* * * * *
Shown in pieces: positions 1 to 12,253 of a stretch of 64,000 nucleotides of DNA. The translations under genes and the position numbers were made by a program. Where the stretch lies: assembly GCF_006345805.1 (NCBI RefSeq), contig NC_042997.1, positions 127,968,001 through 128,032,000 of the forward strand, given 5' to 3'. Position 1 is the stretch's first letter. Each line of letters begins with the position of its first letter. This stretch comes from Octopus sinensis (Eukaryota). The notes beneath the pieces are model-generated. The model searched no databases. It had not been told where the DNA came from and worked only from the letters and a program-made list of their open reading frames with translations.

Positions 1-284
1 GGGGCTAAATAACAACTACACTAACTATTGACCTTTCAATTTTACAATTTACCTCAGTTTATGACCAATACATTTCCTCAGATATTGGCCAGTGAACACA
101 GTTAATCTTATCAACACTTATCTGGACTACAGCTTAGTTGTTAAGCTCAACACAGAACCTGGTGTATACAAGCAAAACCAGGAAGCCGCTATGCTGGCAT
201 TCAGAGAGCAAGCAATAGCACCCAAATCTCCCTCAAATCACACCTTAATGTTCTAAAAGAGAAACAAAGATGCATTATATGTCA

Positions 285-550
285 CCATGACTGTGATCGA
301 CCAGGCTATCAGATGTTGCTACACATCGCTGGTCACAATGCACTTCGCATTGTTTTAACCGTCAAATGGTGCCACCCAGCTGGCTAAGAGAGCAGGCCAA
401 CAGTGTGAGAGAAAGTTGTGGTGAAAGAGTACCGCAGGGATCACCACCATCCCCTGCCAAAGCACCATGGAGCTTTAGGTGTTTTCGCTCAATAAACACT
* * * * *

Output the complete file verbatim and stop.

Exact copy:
Shown in pieces: positions 1 to 12,253 of a stretch of 64,000 nucleotides of DNA. The translations under genes and the position numbers were made by a program. Where the stretch lies: assembly GCF_006345805.1 (NCBI RefSeq), contig NC_042997.1, positions 127,968,001 through 128,032,000 of the forward strand, given 5' to 3'. Position 1 is the stretch's first letter. Each line of letters begins with the position of its first letter. This stretch comes from Octopus sinensis (Eukaryota). The notes beneath the pieces are model-generated. The model searched no databases. It had not been told where the DNA came from and worked only from the letters and a program-made list of their open reading frames with translations.

Positions 1-284
1 GGGGCTAAATAACAACTACACTAACTATTGACCTTTCAATTTTACAATTTACCTCAGTTTATGACCAATACATTTCCTCAGATATTGGCCAGTGAACACA
101 GTTAATCTTATCAACACTTATCTGGACTACAGCTTAGTTGTTAAGCTCAACACAGAACCTGGTGTATACAAGCAAAACCAGGAAGCCGCTATGCTGGCAT
201 TCAGAGAGCAAGCAATAGCACCCAAATCTCCCTCAAATCACACCTTAATGTTCTAAAAGAGAAACAAAGATGCATTATATGTCA

Positions 285-550
285 CCATGACTGTGATCGA
301 CCAGGCTATCAGATGTTGCTACACATCGCTGGTCACAATGCACTTCGCATTGTTTTAACCGTCAAATGGTGCCACCCAGCTGGCTAAGAGAGCAGGCCAA
401 CAGTGTGAGAGAAAGTTGTGGTGAAAGAGTACCGCAGGGATCACCACCATCCCCTGCCAAAGCACCATGGAGCTTTAGGTGTTTTCGCTCAATAAACACT